Despite her own Irish/English background, there don’t appear to be similar complexities in the work of Lewis Barfoot. On spec and on evidence, her debut EP ‘Catch Me’ is singer-songwriter fare pitched at an assured soft and wholesome level – not bland as such, but undeniably comfortable in itself. She works with an uncomplicated loveliness of sound that’s smoothly crafted, waxed and finished, and which follows an unruffled mood (lightly decorated by its Irish roots and, on one occasion by some throw-rug drapings of Maori choir). As edgeless as a high-street cafe-latte, it also makes the ideal soundtrack to one. There’s an underlying murmur of stability in these songs, whether they’re dealing with love or landscape,
A little more delving reveals that Lewis is more substantial than these songs suggests. A busy polymath, she’s self-propelled and organised enough to have her own “summer of Sundays” tour dovetailing into this one. Before going solo three years ago, she was a member of Gaelic a cappella quintet Rún; and like Felix, she’s also got a theatrical background, maintaining a parallel career as an actress on film, television and fringe theatre (using the latter to fertilise her theatrical writing and conceptualising). With all of this behind her, it seems a shame that what she’s currently offering is lovely but cosy acoustic-evening entertainment with a high-boutique gloss to it: certainly these initial songs lack the playful wit and sense of enquiry which goes into her original stage work.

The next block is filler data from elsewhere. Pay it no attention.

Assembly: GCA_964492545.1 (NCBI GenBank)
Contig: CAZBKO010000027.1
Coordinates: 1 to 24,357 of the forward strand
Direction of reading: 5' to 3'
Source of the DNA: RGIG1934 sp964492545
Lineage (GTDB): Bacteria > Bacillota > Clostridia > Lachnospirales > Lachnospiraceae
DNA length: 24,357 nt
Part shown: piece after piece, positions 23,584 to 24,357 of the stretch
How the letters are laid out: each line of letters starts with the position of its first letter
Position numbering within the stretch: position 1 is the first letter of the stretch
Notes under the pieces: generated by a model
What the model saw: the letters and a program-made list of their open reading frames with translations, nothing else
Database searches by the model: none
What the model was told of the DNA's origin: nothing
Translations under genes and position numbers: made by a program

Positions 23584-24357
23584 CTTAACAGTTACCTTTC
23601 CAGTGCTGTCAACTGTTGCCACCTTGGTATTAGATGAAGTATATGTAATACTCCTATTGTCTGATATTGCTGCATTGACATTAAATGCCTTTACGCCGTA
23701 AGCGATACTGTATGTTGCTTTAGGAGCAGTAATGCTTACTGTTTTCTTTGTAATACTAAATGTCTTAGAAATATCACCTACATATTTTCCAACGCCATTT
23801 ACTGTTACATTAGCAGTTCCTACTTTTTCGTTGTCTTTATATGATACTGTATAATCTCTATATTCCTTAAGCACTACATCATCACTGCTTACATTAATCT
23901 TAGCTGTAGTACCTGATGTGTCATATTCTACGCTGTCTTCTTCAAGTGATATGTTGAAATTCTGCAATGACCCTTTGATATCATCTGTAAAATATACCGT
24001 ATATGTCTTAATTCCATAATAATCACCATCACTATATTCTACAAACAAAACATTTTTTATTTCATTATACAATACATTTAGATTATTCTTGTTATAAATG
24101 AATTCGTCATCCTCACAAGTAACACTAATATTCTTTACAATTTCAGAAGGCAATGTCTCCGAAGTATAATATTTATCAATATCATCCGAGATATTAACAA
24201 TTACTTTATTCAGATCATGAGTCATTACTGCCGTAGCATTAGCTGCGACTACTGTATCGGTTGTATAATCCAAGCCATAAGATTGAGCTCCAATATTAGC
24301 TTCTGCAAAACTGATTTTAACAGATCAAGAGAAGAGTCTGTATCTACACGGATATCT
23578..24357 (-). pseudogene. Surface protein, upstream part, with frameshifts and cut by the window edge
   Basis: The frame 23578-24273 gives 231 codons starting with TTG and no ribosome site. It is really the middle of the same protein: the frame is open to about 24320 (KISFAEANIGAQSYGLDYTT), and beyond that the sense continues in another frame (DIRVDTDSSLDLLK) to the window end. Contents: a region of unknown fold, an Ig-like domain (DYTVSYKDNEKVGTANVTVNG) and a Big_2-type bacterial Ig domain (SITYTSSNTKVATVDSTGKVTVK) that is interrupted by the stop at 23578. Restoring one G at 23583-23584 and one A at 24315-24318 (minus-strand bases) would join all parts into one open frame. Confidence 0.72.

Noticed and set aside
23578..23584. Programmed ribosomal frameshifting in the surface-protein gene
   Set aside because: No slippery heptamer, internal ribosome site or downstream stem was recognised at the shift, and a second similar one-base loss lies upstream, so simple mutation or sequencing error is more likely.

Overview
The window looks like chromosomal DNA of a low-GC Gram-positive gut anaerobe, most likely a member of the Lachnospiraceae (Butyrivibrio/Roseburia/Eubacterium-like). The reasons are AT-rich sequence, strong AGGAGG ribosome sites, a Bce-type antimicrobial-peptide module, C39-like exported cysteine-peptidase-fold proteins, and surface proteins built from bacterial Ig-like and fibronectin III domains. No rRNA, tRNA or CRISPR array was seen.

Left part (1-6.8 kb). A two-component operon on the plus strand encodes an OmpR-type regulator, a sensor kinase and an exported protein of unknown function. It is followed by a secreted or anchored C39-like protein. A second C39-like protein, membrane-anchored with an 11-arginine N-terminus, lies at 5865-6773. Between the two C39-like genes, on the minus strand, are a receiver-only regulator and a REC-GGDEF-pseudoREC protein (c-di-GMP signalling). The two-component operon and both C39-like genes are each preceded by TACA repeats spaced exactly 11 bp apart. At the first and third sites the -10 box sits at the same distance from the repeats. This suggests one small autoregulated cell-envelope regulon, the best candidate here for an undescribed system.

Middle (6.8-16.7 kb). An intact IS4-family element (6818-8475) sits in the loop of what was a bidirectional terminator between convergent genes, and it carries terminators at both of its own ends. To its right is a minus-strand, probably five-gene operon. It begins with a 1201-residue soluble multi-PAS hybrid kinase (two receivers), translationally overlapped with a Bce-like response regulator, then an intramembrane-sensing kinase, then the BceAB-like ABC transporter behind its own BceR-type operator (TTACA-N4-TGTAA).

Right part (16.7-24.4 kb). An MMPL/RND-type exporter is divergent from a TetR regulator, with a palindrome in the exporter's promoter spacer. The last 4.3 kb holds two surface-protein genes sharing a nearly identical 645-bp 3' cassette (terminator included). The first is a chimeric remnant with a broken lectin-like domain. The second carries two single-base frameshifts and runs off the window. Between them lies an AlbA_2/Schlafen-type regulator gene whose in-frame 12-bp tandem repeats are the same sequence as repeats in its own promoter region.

For now, go along for the sleek craft and gently-cupped warmth, and hope that more of Lewis unfolds into her music over time. Here are her remaining summer dates beyond this tour:
- The Horniman Museum, 100 London Road, Forest Hill, London, SE23 3PQ, England, Sunday 10th July 2016, 12.00 pm (noontime show, following which she’ll sprint to Bristol to catch up with Felix and Lorkin for the evening gig)
- The Bicycle Shop, 17 St Benedicts Street, Norwich, NR2 4PE, England, Sunday 17th July 2016
- The Blue Man, 8 Queens Road, Brighton, BN1 3WA, England, Sunday 24th July 2016
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It was a shame to see that Silva Kay has had to pull out of the tour… but it would also be a shame to waste what I wrote about her before she dropped off the billing.
A singer, guitarist, looper and occasional drummer, Sylva has been creating songs since childhood, growing up as she did in the bosom of an artistic family (and being encouraged by writers, photographer and crafters of all stripes). A self-taught self-producer and a youthful veteran of several bands on both sides of the Atlantic and on both coasts of America (including Ra Ra Rabbit, IC and American City), she performs songs which touch on the territories of Joanna Newsom, Ash Ra Tempel, Dayna Kurtz and the dream-permeable moods of My Bloody Valentine. Often performing while surrounded by an arc of miscellaneous percussion, pedals, sound sources and electronics, her music remains centred around her voice and guitar, changing the moods and patterns within its dreamy folktronic format, using cunning loop-pedal work to establish a folk chorale of spontaneous backing vocals and to shift back and forth into trance-like psychedelic moods, moments of skipping indie-pop and stretches of acoustic soul/r’n’b grooves.
Unusually for a latterday loop musician, there’s plenty of space in the performance. The looped parts sound as if they’ve been thought out architecturally on the fly; a semi-spontaneous foundation on which Silva can mount wandering explorations of situations, reflections and reaction. Within the space of a single song, she can sound both independent and love-lorn, interiorised and reaching out, mysterious and readable.
The good news is that, like Lewis, Sylva is determinedly self-propelled, touring out in monthly ripples from her Oxford base: so despite her having withdrawn from this tour, it won’t be too long before there’s an opportunity to see her again.